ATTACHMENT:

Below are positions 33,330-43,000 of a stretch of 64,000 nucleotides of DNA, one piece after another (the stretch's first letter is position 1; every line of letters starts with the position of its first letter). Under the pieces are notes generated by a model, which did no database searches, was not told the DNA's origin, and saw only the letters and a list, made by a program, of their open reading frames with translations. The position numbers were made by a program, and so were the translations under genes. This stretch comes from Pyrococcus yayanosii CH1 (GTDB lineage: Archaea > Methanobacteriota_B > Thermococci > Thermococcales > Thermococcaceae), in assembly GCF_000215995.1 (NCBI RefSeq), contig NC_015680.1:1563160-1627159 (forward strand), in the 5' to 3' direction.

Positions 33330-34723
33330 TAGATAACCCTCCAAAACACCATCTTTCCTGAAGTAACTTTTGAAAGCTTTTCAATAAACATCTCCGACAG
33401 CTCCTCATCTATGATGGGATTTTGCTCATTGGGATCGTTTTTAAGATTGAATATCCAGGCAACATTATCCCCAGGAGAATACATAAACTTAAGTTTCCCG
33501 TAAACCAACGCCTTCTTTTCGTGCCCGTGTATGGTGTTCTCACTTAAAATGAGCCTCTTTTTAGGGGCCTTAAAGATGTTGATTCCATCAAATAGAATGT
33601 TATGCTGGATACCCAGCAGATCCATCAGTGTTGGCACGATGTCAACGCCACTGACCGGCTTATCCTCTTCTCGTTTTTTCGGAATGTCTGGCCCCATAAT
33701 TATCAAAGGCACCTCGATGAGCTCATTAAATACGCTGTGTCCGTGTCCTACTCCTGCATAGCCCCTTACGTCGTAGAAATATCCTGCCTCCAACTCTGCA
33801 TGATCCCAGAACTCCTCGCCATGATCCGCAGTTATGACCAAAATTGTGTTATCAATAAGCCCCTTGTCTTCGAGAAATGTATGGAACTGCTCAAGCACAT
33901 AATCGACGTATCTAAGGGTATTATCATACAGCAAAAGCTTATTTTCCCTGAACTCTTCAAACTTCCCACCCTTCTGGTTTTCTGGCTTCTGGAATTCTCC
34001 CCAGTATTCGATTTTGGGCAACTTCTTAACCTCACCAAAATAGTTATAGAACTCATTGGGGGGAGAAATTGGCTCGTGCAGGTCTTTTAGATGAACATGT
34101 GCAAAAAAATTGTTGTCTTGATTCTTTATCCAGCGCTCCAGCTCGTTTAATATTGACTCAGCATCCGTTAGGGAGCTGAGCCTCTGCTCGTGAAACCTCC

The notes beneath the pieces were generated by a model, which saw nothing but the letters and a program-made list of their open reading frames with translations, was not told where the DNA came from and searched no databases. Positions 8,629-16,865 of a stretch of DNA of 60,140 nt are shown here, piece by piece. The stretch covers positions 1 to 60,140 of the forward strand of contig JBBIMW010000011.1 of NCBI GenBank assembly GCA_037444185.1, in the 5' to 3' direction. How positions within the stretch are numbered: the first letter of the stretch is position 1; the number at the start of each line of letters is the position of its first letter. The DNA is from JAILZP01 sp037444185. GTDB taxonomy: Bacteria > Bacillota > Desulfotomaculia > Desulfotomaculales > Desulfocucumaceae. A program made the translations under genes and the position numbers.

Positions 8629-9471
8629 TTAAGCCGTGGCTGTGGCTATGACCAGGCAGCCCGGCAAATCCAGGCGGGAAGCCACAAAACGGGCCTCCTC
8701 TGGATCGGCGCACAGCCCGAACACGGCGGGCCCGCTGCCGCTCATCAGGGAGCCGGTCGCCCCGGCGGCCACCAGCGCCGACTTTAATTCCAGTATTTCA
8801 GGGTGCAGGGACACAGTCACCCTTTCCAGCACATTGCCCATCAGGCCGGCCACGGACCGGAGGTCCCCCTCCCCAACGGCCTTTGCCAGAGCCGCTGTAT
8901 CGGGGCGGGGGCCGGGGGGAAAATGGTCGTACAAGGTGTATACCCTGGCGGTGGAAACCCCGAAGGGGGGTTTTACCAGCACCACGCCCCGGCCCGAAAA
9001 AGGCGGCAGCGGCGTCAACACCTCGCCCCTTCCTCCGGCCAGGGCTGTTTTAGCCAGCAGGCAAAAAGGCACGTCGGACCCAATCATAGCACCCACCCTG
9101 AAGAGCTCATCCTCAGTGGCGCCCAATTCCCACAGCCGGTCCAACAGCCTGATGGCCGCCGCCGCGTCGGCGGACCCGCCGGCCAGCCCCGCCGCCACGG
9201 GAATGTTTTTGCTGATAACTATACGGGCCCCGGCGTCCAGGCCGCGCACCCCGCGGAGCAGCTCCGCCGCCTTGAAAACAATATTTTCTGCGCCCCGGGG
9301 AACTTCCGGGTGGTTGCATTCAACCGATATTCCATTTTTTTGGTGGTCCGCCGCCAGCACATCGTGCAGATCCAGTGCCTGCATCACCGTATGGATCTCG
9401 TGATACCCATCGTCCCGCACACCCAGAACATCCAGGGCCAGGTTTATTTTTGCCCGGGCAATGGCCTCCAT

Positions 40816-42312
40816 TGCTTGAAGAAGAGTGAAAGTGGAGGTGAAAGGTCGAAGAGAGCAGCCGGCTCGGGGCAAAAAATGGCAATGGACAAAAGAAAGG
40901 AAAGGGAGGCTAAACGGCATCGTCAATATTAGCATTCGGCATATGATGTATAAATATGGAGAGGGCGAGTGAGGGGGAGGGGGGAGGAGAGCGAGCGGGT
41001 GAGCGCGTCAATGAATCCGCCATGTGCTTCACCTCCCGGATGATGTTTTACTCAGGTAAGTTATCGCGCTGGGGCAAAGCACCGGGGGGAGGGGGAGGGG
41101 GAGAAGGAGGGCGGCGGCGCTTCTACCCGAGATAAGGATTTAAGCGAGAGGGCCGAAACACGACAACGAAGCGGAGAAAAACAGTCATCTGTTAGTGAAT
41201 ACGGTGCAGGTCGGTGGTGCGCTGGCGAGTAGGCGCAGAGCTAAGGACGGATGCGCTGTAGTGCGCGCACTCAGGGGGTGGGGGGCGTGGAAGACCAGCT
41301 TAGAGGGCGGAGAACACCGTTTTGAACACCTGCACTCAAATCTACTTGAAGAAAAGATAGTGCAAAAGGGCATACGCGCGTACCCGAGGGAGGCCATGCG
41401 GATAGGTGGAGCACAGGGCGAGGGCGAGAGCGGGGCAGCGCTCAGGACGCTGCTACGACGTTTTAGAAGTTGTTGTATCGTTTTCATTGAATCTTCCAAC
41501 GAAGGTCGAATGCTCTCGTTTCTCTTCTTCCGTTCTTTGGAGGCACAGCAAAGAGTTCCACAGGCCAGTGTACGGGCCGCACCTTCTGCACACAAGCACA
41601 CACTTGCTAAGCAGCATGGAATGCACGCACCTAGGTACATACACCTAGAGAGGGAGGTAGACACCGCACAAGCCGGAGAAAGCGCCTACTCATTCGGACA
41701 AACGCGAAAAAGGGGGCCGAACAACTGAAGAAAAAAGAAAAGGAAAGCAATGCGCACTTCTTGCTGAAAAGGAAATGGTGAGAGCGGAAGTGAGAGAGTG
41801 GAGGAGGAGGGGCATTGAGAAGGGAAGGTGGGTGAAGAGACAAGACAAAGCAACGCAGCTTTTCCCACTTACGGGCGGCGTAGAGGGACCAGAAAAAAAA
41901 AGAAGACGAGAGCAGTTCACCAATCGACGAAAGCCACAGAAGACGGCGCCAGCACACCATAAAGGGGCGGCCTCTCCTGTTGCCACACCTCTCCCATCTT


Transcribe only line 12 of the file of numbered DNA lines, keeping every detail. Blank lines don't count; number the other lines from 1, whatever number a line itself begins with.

The notes beneath the pieces were generated by a model, which saw nothing but the letters and a program-made list of their open reading frames with translations, was not told where the DNA came from and searched no databases. Positions 8,629-16,865 of a stretch of DNA of 60,140 nt are shown here, piece by piece. The stretch covers positions 1 to 60,140 of the forward strand of contig JBBIMW010000011.1 of NCBI GenBank assembly GCA_037444185.1, in the 5' to 3' direction. How positions within the stretch are numbered: the first letter of the stretch is position 1; the number at the start of each line of letters is the position of its first letter. The DNA is from JAILZP01 sp037444185. GTDB taxonomy: Bacteria > Bacillota > Desulfotomaculia > Desulfotomaculales > Desulfocucumaceae. A program made the translations under genes and the position numbers.